Alien Isolation is one of my favourite games ever. I tell people this all the time, I discuss the game in depth, I recommend it to everyone — only, I’ve never actually finished it.
The game is just so long — which isn’t a bad thing when you like a game, but with a genre like horror, sometimes shorter is better. In fact, the genre is just crawling with amazing, contained experiences, many of them free to download: here are my favourite six.
Length: Procedurally generated survival levels (2mins-2 hours)
If you’re after a quick horror fix, or a fun pass-the-controller game for a horror night, check out Monstrum. It’s a procedurally generated game that plonks you inside an abandoned ship in the middle of the ocean. All you have to do is get to safety. Easy, right? Not so much.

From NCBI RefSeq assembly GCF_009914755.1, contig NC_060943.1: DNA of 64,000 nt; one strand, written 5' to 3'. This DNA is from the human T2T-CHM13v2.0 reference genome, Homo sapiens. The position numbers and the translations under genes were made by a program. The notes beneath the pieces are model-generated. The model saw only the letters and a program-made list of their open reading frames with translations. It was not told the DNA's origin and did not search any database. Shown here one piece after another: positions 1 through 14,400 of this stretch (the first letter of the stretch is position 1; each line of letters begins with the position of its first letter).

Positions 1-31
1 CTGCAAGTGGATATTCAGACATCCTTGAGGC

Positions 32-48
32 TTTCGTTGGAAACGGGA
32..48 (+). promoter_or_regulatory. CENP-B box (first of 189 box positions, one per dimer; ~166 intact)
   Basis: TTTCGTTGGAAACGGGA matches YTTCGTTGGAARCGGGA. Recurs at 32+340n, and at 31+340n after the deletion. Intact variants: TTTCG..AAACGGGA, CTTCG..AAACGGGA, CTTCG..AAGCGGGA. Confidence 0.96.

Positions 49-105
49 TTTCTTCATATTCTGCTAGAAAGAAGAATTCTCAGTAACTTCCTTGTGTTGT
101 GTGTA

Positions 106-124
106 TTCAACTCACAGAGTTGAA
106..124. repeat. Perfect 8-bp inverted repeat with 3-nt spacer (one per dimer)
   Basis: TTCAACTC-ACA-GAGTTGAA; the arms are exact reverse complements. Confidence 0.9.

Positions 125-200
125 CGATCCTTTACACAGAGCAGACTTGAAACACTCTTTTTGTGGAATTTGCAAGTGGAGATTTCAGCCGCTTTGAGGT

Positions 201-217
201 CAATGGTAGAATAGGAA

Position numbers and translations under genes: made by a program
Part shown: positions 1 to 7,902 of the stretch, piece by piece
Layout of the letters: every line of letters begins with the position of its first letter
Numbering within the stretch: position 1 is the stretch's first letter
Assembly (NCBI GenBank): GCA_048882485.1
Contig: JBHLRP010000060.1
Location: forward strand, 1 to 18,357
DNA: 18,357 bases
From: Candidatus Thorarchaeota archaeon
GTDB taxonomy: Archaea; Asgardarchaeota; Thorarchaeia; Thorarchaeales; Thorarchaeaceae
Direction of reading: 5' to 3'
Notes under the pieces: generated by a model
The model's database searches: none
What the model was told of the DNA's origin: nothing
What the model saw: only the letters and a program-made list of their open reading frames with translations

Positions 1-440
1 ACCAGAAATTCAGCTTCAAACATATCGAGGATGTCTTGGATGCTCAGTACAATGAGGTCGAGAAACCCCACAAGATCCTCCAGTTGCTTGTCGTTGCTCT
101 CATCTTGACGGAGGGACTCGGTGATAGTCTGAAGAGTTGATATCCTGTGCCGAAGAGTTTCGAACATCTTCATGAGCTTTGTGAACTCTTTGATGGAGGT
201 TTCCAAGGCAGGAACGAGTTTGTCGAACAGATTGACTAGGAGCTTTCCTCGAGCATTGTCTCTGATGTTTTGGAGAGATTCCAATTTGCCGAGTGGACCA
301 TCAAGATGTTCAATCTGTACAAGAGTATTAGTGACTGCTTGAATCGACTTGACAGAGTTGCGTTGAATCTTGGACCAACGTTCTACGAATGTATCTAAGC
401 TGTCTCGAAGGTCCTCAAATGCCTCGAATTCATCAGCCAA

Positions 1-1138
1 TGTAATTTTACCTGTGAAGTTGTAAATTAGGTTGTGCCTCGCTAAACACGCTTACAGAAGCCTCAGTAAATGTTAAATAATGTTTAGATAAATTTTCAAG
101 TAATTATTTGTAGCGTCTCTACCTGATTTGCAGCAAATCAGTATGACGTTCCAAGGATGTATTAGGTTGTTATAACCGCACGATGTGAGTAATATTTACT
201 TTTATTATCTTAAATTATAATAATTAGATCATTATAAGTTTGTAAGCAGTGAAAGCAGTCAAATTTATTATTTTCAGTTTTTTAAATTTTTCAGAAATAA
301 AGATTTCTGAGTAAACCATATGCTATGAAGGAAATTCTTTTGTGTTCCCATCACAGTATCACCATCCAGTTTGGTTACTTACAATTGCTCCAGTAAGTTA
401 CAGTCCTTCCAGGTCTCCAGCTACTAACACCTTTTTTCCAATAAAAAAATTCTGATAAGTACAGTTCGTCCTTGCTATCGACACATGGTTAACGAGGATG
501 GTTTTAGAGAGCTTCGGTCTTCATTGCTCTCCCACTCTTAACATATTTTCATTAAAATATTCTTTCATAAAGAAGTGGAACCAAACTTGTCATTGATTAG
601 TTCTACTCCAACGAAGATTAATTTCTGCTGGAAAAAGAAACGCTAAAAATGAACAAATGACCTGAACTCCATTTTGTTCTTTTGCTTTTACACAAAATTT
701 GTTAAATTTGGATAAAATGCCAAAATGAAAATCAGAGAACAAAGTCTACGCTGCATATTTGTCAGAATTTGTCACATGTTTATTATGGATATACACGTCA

You’re being stalked by one of a selection of three lovely monsters, and the items you need to cobble your escape together are randomly strewn throughout the ship it’s prowling through. Oh, and you don’t know which monster is hunting you until it chases you down the deck/pops out from an air vent/corners you in your hiding spot. Have fun!
Monstrum was actually released in Early Access, with only one monster and a far easier game balance. If you were one of the ones who finished it easily in its beta state, consider picking it up again. The current version of the game is hard. Rounds last anywhere between two minutes and two hours, depending on how lucky you are.
Length: Approx. 30 minutes
Erie is a little bit reminiscent of horror classic Penumbra, only a lot shorter. It’s a pretty standard setting — you wake up in a research facility of some sort, things are a little creepy, there’s blood everywhere and, for some reason, dead cats. It’s also a free download, which is nice.